Shakespeare offered wisdom for all dimensions of the human experience. For example, here he offered insight into maladies of the soul still relevant to modern times:
MACBETH Cure her of that.
Canst thou not minister to a mind diseased,
Pluck from the memory a rooted sorrow,
Raze out the written troubles of the brain
And with some sweet oblivious antidote
Cleanse the stuff’d bosom of that perilous stuff
Which weighs upon the heart?
PHYSICIAN Therein must the patient minister unto herself.
Shakespeare was one of the greatest spiritual teachers we have ever had. He certainly realized the value of “the healer’s art” I’m sure but he knew that ultimately each individual is alone, left with the responsibility of “working out our own salvation with fear and trembling.” Others may assist us, and should, but ultimately we have to muster up the courage to confront the demons that haunt us in our inner most depths.
In religion and in the mental health profession, the quick cure is always fashionable. These two enterprises often proffer only fads and fashions designed only as a band-aid that can only temporarily cover an existential crisis that needs to be “lived” through. As someone put it, matters have the heart cannot be resolved by “thinking” through them but only by “feeling” through them.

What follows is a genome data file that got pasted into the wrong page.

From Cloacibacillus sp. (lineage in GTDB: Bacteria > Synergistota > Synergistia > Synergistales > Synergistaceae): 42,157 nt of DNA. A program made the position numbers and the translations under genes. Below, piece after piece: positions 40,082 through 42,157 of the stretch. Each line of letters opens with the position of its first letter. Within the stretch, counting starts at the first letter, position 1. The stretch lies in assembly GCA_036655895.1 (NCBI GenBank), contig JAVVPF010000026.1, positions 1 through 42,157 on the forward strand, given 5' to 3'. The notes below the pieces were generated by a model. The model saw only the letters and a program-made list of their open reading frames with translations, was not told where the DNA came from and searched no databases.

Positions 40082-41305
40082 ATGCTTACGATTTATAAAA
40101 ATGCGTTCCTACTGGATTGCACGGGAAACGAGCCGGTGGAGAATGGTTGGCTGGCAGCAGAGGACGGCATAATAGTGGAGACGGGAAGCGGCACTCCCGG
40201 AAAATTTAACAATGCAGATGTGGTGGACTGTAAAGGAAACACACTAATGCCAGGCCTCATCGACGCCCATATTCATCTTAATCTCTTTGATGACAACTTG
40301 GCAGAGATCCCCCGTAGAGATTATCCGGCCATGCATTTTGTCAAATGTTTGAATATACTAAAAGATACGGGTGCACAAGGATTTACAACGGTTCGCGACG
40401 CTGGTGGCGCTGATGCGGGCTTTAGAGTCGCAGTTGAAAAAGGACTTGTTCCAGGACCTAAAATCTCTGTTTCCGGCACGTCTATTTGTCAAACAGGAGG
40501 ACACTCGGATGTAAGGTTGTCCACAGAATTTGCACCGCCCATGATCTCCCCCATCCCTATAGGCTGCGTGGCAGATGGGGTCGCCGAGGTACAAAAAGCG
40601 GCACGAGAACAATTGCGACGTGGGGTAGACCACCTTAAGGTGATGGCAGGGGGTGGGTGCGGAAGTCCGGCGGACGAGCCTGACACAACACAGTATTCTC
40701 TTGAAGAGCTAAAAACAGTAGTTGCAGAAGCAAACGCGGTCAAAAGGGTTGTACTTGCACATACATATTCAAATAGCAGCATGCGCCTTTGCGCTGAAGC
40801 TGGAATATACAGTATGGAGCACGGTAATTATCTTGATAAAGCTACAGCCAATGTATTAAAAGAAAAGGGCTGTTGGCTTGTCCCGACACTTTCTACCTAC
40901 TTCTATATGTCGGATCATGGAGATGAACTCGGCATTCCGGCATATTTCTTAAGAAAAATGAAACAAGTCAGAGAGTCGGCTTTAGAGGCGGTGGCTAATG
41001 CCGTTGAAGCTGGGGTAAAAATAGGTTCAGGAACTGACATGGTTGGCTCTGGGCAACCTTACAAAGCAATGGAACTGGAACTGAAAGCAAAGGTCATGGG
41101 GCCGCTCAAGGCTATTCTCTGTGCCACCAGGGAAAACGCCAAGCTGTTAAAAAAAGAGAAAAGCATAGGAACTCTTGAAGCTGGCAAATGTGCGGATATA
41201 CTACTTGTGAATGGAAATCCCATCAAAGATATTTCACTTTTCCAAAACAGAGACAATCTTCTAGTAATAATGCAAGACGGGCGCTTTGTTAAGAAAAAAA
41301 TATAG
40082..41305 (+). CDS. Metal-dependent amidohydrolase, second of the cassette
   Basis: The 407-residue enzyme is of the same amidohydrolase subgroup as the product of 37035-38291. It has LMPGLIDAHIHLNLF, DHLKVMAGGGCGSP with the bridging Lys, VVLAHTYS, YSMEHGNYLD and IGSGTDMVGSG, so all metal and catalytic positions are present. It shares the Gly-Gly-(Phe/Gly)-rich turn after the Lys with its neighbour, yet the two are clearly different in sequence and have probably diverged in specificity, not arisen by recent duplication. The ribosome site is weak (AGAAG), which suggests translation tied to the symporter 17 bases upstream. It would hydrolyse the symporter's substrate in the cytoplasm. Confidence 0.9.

Here I include a modern translation of the above Shakespearean quote:
In a modern translation, this part of the scene would say “Cure her of that. Can’t you treat a diseased mind? Take away her memory of sorrow? Use some drug to erase the troubling thoughts from her brain and ease her heart?” This is describing how Macbeth is pleading for his wife’s health. He feels compelled to treat her and is saddened when he hears from the doctor that one cannot mend the emotionally ill. This leads Macbeth into a rant that almost accuses the doctor of not being a doctor at all because he’s not able to cure someone emotionally sick. Macbeth is needing the doctor to be able to do something, use some drug that can help her in any way